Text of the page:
At this point, Paul Feig’s all-female Ghostbusters has become more of a debate concept than a movie. On one extreme, you’ve got radical feminists who are thrilled to be inheriting the classically male-lead franchise. On the other, there are heartbroken Generation X internet dwellers furious that the chances of a ride with the original cast died with Harold Ramis. If the narrative of the internet is taken as gospel, one may even believe these sides make up everybody. Hell, they may even forget that what is at the center of all of this controversy is simply a remake of a silly 80s comedy. On that metric, gender becomes a non-issue. All that matters is if these Ghostbusters can deliver the laughs that their predecessors did. After all, the new HQ needs some good Yelp reviews.
The film begins by introducing us to Columbia Professor Erin Gilbert (Kristen Wiig). She’s a former paranormal investigator gone legit after a rift with former partner and best friend Abby Yates (Melissa McCarthy). However, when Yates posts the book the two co-wrote on Amazon, Gilbert is thrown back into the world of the paranormal. Following Abby and quirky inventor Jillian Holtzmann (Kate McKinnon), Erin happens upon her very first full-on ghost sighting. Thrilled, the three start a business to track down paranormal entities and catch them. Their force grows when subway worker Patty Tolan (Leslie Jones) becomes enamored with joining the team, offering her expertise of New York City. Meanwhile, Rowan (Neil Casey), a disgruntled hotel clerk, plans to open a portal so that a horde of spirits can destroy the world.
The vital part of the 1984 Ghostbusters was the chemistry amongst its incredible cast. It’s a chemistry that has become so iconic, that it essentially drowns out any parts of that film that may not work. While the chemistry between the four ladies in this film is nowhere near that level, it does carry the proceedings. Unfortunately, that is simply because these are some of the funniest people in show business, and they can wring laughs out of anything. The characters themselves are mostly flat, completely relying on the talents of their respective actress. This is especially true for Wiig and McCarthy, who are forced to carry a contrived “old friendship renewed” arc. Neither Erin nor Abby has much personality, so it’s difficult to root for their camaraderie. Meanwhile, while Jones isn’t quite the stereotype the trailers made her out to be, Patty doesn’t have much range. She alternates from being the team’s navigator, to their screaming coward. Only the wildly talented McKinnon does strong character work here, throwing everything she has into Holtzmann’s unhinged geekery. She’s fascinating to watch, but unfortunately, she’s also given the least to do.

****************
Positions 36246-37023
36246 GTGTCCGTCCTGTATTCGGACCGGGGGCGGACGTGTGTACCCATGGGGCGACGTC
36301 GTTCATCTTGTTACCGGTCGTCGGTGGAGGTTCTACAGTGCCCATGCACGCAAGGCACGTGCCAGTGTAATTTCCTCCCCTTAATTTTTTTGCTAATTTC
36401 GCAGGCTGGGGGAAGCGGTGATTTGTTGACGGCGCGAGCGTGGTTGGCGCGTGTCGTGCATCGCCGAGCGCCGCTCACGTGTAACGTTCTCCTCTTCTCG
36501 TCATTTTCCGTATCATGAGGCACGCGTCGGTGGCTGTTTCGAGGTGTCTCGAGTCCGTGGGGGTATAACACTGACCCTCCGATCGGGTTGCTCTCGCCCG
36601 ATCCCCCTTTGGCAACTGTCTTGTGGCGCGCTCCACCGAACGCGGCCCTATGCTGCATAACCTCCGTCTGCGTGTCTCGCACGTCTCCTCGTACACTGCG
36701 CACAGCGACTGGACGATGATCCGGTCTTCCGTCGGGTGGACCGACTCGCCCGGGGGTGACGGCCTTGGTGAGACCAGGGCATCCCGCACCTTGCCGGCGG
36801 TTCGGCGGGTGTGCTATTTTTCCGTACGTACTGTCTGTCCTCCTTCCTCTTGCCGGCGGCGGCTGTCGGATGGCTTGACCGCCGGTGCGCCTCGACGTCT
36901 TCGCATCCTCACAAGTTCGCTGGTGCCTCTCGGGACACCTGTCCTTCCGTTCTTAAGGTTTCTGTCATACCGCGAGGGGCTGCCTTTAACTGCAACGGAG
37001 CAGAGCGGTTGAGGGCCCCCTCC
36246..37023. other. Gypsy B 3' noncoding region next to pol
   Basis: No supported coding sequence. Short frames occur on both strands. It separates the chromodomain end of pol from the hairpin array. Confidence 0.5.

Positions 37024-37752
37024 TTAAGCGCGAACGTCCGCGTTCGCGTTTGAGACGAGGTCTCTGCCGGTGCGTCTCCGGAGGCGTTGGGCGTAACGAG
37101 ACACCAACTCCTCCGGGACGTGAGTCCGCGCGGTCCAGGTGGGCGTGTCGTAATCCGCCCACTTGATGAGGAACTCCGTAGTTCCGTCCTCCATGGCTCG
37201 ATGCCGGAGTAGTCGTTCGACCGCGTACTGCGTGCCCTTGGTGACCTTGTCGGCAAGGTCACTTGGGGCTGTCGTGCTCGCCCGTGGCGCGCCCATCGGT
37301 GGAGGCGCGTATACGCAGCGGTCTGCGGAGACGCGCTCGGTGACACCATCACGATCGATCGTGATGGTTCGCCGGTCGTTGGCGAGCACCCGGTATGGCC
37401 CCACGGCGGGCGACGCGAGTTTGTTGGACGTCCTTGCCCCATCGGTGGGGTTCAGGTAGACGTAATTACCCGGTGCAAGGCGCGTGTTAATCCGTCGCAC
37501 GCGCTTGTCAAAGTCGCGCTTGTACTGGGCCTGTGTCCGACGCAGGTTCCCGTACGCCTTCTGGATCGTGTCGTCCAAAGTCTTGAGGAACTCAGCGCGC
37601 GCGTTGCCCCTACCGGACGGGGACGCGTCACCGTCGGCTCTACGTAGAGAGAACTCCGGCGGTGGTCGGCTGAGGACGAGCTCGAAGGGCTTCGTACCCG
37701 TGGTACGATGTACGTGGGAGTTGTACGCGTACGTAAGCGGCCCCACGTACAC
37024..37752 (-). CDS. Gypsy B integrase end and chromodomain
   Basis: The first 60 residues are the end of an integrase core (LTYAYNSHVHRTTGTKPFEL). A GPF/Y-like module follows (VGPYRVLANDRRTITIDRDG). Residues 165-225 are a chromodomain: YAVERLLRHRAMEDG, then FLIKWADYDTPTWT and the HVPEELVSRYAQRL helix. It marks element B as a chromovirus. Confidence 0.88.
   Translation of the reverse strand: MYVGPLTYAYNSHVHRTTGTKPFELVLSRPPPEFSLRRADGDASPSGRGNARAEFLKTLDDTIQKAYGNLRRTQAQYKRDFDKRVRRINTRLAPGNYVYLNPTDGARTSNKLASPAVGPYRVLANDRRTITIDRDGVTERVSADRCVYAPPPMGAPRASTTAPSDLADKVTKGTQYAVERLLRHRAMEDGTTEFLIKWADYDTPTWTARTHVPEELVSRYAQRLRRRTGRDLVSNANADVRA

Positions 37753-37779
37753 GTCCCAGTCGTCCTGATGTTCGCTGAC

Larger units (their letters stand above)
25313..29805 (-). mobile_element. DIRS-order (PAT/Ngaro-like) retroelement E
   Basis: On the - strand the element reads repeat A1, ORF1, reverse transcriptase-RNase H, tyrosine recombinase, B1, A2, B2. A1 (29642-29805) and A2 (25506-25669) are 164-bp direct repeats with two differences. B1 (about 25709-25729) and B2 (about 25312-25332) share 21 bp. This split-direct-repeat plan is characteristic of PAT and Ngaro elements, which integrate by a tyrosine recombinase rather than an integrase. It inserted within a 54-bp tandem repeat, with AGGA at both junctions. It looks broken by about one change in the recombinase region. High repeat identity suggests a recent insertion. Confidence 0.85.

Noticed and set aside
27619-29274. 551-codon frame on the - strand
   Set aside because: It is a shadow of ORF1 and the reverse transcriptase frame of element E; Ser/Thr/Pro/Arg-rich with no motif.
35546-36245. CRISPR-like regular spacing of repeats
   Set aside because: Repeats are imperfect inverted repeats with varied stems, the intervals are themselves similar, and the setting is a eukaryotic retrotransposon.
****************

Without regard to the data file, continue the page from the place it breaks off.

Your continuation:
Paul Feig’s direction here is completely vanilla, a major disappointment after all the personality he brought to Spy. While Ghostbusters is certainly never unwatchable, it never quite bubbles past average either. Feig is a huge proponent of improvisation but seems lost without opportunities to have long scenes where the actors simply riff on each other. In fact, the only scenes where the jokes consistently land are the ones featuring the hysterical Chris Hemsworth as the Ghostbusters’ inept secretary, Kevin. Not only is Hemsworth having a ball, but his dialogue driven moments are the ones where Feig feels most in his confront-zone. Meanwhile in the larger set-piece moments where the jokes would have needed to be planned, Feig gives up and lets the visuals do the talking. He’s been living in the world of dirty comedy for so long, that he’s afraid to let this film be the goofy romp it should be.
While there certainly are some impressive ghost designs here, none of them have a strong personality. There’s no creature in here who will attain the iconic stature of Slimer. Most of them are just accessories for the Ghostbusters to throw around in the action sequences. It also doesn’t help that Rowan is painfully conceived. He’s an amalgamation of Feig’s idea of old guard Ghostbusters fans and never gets to move beyond that. Casey is painfully thin in the role, never allowed to move beyond the Jamie Foxx as Electro level of cartoon nerdy-ness. Without a worthy antagonist, the stakes feel very low. Despite all the cool effects, the climax is simply an excuse for the Ghostbusters to dance in a light-show.
However, despite all of Ghostbusters’ flaws, it is never truly hatable. There is clearly an earnest effort by Feig and especially the main cast to reinvigorate this franchise. At times, they even come pretty close to doing so. In fact, with another director who is more confident in the material, this cast could even be in a great Ghostbusters movie one day. For now, we’re left with a down the middle introduction that will leave many perplexed that something so average caused such vitriol. With that said, I can’t help but remember the eight-year-old girl sitting next to me in the theater. As the film hummed along, I could tell that what was a mediocre blockbuster in my eyes just may have meant the world to her. Busting will always make somebody feel good, and perhaps it’s time to hand over the proton packs to them.